National healthcare, Federal funding for unis, land rights, racial discrimination act, landmark equality for women--it's helpful that I write you this letter on Labor in the week we're reminded of Gough Whitlam's achievements through his passing. A man responsible for so much positive change that could've only been done by a Labor person in a Labor Government.
'It wasn't created to take us to heaven but to keep us from hell', a quote I once heard about the United Nations. And I wonder if you can apply it to the Labor party. We face a hellish existence under constant conservatives because they generally lack both empathy and optimism. And most of the time, we should have those things. I know you're not on that side, but I understand that you're not necessarily on Labor's side, although I wish you were.
There's two possible reasons people don't support Labor: because Labor doesn't totally represent them or because they don't believe Labor is trying hard enough. I wouldn't expect anything less of progressives than to be super-critical of people purporting to be on their side. They know what's at stake because they've got the imagination. The other side just doesn't get it. It's almost worse to be progressive and not do enough. Because it seems that, while you know, you don't care enough. As for not representing the progressive side well, I agree that Labor doesn't always get it right. Of course.
To achieve comprehensive and lasting progressive change is to try to bring most people along, and that's what being part of a large, institutional, mainstream vehicle can do. It's the final decision point, it's where the outcomes are created. It's like bringing a big iron ball of change up a hill. We need to get behind that ball to push it, or in front to pull it. But what's not achieving much is running to the top of the hill with your friends, looking down on those lagging and saying, 'I've found the higher ground!' Well, yes, we can all see the higher ground. But we're trying to achieve the right compromise and bring everyone else along with us, by pushing or pulling that iron ball.
'Have you met Australians?!' Is what I say when exasperated with the insular left. Australians are diverse, and we do believe in democracy, so change needs to happen at a necessarily slower pace than you or I would like. And that's frustrating. But while Australians, as you know, can be well-intentioned, they can do, think, and say some pretty horrible shit. We need to respond with deep breaths and 'uh-huh, yep, okay. Let me try to understand that perspective and talk through how you got there'.
Labor will miss an opportunity. Aim too low. Be too cautious. Sell out too much. But what that means is that we need more intelligent people on board. Politics is always about choosing 'the lesser of two evils'. I would rather work hard to support a lesser evil than allow a greater evil to win. It takes more than voting. We expect perfection and purity in politics but it's naturally, beautifully, understandably, messy. Politics represents the interests of the most complex societies in human history--how could it not be messy?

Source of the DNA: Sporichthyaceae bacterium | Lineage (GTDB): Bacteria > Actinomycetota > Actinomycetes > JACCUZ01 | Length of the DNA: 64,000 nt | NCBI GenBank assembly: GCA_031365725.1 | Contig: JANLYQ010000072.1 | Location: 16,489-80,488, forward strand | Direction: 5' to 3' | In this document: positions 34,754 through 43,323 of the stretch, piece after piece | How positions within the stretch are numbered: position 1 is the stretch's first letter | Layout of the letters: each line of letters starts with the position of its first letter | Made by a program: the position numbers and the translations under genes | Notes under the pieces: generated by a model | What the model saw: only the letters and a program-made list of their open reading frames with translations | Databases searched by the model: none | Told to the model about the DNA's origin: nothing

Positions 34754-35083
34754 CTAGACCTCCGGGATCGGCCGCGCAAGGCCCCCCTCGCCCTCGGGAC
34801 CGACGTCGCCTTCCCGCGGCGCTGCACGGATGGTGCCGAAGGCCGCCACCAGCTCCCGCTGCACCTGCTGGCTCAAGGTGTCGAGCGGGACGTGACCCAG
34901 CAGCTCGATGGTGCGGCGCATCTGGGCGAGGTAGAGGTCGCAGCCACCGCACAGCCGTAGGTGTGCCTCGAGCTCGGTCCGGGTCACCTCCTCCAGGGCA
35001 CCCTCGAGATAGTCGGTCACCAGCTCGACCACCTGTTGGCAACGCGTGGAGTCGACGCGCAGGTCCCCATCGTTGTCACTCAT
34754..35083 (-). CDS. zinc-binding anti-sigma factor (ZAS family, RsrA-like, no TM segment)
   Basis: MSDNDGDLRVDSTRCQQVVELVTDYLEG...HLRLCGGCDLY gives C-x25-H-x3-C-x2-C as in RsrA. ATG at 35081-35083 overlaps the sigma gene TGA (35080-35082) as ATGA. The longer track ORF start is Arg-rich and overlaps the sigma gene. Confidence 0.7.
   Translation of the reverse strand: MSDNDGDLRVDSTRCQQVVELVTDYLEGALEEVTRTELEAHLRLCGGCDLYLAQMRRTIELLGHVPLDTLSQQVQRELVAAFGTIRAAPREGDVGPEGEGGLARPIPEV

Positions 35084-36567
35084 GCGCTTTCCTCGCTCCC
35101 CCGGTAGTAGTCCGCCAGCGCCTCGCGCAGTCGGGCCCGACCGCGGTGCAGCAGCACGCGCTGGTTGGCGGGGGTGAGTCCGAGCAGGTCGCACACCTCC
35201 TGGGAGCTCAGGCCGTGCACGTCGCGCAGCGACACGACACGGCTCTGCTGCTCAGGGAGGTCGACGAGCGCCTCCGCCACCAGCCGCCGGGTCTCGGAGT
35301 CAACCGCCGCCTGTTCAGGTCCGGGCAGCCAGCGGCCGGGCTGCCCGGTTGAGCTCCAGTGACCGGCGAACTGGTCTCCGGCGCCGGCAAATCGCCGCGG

There's the temptation of course to join those smaller, more progressive groups, be they a party or just political. But I'm not interested in those groups. Because they're not interested in connecting with ordinary people; the people who just want to get on with their lives as best they can and who don't have time for politics. They're the people we have the power to change, and they're usually the people who would do the right thing if only they knew. The message is simple, 'this conservatism will hurt you, here's how, and here's why you need to support different ideas'. The progressive elite are preaching to the choir, and while the choir needs to know how to stay in tune, it's not the frontline. It's the back office.
Choosing the frontline above the back office are those Labor people making uncomfortable compromises and confronting in calm conversation the racists, the misogynists, and the classists. These Labor people are the bravest people I've seen in politics. Because of what they give up and what they swallow in order to achieve some change.
The real battlefield isn't glamorous. It's not even that interesting. It's getting the retiree who always voted conservative but has been 'a bit uncomfortable with what's been happening lately' to maybe consider a change. It's getting the pearl-necklaced mum who's noticed 'teachers seem a bit stressed, maybe schools need a bit more' to maybe consider a change. It's getting the blokey-bloke who's thinking 'maybe it would be better if my girlfriend could earn almost as much as me' to maybe consider a change. Yeah, I know, it's not exciting but it's the real work that gets the progressive job done.
We're reluctant to sign up to one side, or even to sign up to the political system. Because no organisation is fully 'me', or politics itself isn't 'me'. Whether it's you or not is irrelevant, because the party is going on without you, whether or not you choose to attend. And they're deciding your fate and that of society's. No organisation can be fully you but the reality of abstention is that it's the equivalent of 'no'; you're making a decision even when you're not. It's actually a question of whether you would like some influence on what people are saying on your behalf. Someone said that 'the world is run by those who turn up'. In my 10 years studying and doing politics, I am still surprised at how true that is. And how staggeringly small that group of people is, as Margaret Mead observed.
I've been constantly inspired by my Labor colleagues' simultaneous ability to criticise the party in cuttingly accurate terms, and fight for the party til their eyes are drooping from sleep deprivation. Because they know that while Labor isn't bringing them to heaven, it's keeping us all from hell.